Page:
Much like Moss, Newton's transfer issues were self-inflicted. Urban Meyer removed Newton from the Gators' roster following charges of felony burglary, larceny and obstructing justice stemming from an incident in which he stole another student's laptop. He enrolled at Blinn College (Texas) and led the program to the junior college national championship. The following season, Newton was the starting quarterback at Auburn and won a second consecutive personal national title, leading the Tigers to an undefeated season and BCS trophy. He won the Heisman Trophy in the weeks leading up to the BCS national championship. He declared for the NFL draft in the days following the national title and went No. 1 overall to the Carolina Panthers. He was the 2011 Offensive Rookie of the Year and is a two-time Pro Bowler.
Honorable mention: Urban Meyer, Ohio State (by way of Bowling Green, Utah and Florida)
So he isn't a player and technically never transferred, but it certainly has a transfer feel to it. He left Florida after the 2010 season, sat out 2011 and then was named Ohio State's coach before the 2012 campaign. An Ohio native, Meyer's first college coaching job was as a graduate assistant at Ohio State. Even as the coach at other programs, he always spoke fondly of former coaches Woody Hayes and Earle Bruce, who hired Meyer away from a Cincinnati high school.
This week ESPN.com spent time looking at the future of college football, so here are a few players returning home -- not all are eligible in 2014 -- who could be the next impact transfers.
QB Jacob Coker, Alabama (by way of Florida State)
Coker is immediately eligible and is the favorite to be the Crimson Tide's starting quarterback for the opener. He left Florida State after the 2013 season after losing out on the job to Jameis Winston.
QB Brandon Connette, Fresno State (by way of Duke)
The change-of-pace and red zone quarterback for the Blue Devils' run to the ACC championship, Connette left for Fresno State to be closer to his ailing mother.
QB Tyler Murphy, Boston College (by way of Florida)
Murphy is from Connecticut, but there aren't many FBS programs up in New England, and Boston is only 100 miles from Murphy's hometown. The BC coaches believe Murphy is a better player than he showed at Florida and can help Steve Addazio take the program to the next level.
LB Mike Mitchell, Texas Tech (by way of Ohio State)
A blue-chip prospect in the 2013 class, Ohio State was considered the long-time favorite for the athletic product. He signed with the Buckeyes but only lasted one season before transferring to Texas Tech, which was not a finalist during Mitchell's recruitment.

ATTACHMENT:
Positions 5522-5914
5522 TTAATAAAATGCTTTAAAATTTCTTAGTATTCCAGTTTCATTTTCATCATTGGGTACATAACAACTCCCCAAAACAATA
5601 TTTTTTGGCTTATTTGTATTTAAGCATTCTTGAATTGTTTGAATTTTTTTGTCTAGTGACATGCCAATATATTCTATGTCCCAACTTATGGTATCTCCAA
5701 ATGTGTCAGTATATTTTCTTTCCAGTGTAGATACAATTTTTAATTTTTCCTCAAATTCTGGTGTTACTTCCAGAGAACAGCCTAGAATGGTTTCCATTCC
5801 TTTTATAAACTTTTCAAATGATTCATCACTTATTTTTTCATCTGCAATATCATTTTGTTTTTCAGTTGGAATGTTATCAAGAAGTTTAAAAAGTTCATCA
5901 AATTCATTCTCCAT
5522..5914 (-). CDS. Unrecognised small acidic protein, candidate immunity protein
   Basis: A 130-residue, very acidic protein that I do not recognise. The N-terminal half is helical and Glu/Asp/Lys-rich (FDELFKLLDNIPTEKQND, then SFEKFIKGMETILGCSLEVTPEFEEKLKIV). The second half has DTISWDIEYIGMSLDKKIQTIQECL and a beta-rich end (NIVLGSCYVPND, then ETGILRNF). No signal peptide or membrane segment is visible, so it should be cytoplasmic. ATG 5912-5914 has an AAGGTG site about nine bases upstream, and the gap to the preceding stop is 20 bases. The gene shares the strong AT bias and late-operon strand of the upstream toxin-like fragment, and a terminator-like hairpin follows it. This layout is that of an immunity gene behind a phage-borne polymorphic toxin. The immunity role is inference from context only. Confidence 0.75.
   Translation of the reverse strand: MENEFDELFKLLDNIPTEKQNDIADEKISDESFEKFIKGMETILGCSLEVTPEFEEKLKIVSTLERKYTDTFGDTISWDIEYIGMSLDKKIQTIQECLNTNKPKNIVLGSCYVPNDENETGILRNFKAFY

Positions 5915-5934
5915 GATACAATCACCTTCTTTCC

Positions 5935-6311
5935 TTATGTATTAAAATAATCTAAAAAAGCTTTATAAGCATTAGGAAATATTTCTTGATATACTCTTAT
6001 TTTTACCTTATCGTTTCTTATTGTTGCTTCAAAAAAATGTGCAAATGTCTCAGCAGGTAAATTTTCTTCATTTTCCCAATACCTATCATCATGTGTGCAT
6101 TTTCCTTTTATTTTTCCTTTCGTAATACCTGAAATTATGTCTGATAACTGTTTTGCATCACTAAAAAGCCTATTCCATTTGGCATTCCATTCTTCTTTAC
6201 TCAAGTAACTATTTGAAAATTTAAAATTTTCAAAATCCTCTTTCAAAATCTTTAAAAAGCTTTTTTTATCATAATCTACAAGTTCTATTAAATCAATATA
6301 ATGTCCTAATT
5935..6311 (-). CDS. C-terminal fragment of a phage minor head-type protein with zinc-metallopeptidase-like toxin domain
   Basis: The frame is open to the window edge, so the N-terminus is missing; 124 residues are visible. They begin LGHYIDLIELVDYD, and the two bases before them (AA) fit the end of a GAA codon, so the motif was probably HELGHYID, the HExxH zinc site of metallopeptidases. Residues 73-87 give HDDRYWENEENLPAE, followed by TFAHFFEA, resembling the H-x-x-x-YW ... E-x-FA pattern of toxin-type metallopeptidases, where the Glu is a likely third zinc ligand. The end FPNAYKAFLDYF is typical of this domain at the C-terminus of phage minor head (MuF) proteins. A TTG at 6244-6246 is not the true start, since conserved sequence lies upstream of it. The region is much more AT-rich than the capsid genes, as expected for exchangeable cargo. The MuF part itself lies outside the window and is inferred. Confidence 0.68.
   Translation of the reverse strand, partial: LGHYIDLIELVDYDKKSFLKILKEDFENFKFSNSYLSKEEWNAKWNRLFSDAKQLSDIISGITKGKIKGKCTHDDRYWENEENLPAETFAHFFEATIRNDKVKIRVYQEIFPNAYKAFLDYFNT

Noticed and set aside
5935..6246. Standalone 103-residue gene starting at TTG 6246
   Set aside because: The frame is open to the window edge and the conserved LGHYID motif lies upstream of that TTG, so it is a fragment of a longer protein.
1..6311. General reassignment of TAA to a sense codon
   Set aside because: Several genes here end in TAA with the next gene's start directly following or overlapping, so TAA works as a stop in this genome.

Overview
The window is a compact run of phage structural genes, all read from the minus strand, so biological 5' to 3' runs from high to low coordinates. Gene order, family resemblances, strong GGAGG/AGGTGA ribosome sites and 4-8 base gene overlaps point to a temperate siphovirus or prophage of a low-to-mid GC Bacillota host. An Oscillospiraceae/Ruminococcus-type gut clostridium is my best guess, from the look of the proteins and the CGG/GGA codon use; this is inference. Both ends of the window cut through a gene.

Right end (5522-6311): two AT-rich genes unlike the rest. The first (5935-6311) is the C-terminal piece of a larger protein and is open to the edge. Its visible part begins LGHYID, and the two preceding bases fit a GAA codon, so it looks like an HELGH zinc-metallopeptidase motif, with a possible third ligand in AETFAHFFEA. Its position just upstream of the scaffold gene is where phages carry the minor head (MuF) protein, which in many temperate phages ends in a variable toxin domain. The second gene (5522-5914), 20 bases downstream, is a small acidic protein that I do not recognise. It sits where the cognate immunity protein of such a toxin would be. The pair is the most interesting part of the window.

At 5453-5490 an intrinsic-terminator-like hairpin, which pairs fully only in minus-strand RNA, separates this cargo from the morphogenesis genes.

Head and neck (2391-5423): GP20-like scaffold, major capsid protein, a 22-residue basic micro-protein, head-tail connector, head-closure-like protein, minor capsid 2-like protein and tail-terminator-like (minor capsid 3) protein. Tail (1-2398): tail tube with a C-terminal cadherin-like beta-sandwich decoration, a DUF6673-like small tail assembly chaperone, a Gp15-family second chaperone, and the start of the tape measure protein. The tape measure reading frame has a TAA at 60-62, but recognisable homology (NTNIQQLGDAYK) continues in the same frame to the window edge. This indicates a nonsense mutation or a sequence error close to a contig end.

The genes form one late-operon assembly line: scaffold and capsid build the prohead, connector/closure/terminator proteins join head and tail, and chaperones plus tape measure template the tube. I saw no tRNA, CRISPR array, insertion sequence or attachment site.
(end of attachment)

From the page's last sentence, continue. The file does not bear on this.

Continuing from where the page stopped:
DT Eddie Vanderdoes, UCLA (by way of Notre Dame)
This situation got a little ugly last summer. Vanderdoes was the center of a signing day controversy as Notre Dame listed him on their list of signees before Vanderdoes publicly committed at his announcement later in the day. Before ever playing a down for Notre Dame, Vanderdoes decided he wanted to enroll at UCLA, but Notre Dame would not grant him a release. He petitioned the NCAA and was able to play at UCLA this past fall.
Using their weighted five-year program ratings — relying on program trajectory as a better indicator than previous-year data — the group lists its top 10 future programs, along with the next five.
The differences are pretty eye-opening. And Notre Dame does not make the list.
That's hardly the biggest difference between the two lists, with other teams appearing on one and not the other, while others see their positions roughly 10 places apart in the separate rankings.
As always, it's interesting to see who excels in different categories, and how each program is set up for the future, as Fremeau and his team project future win percentage and playoff likelihood for the next three years as well.
As for the rest of the links to get you into your weekend ...
- Here's more on Steve Elmer and Corey Robinson helping an autistic child at camp, from USA Today's Laken Litman.
- Notre Dame and Ohio State lead the nation in secondary market ticket prices, Jesse Lawrence writes on Forbes.com.
- BlueandGold.com's Lou Somogyi looks at Notre Dame's history of recruiting in Virginia.
- IrishIllustrated's Tim Prister ranks the offensive lines on the Irish's 2014 schedule. (Subscription required)
Shaun from Connecticut writes: Matt... Leading up to preseason camp here in a few weeks, what is your opinion and feel on who the starting QB is going to be? Is Golson a lock at the position?
Matt Fortuna: Shaun, I'd say Everett Golson remains the favorite, but having Malik Zaire there to push him is a good problem to have. Zaire is a player who will not go down without a fight, and so far I think everyone has been pleased with Golson's response. It is also pretty telling that Golson went back to work with George Whitfield Jr. after the spring season, and that he went out to help at the Elite 11 recently as well.
Matt Fortuna: Appreciate the kind words, Ronald. While it is difficult to judge such an amorphous concept, I will say that it is hard to argue the determination that the 2012 team showed in making a run to the BCS title game. Just look at two of its defining moments of the regular season: Goal-line stands on four straight plays against rivals Stanford and USC to clinch big wins. That defense was obviously anchored by NFL players with dominant personalities like Manti Te'o and Kapron Lewis-Moore, and those types of combinations don't just grow on trees. I thought last year's defense did what it could under the circumstances, as the injuries seemed never-ending. But it will be interesting to see how everything comes together this year, when there is a new defensive coordinator, plenty of personnel turnover and not many seniors.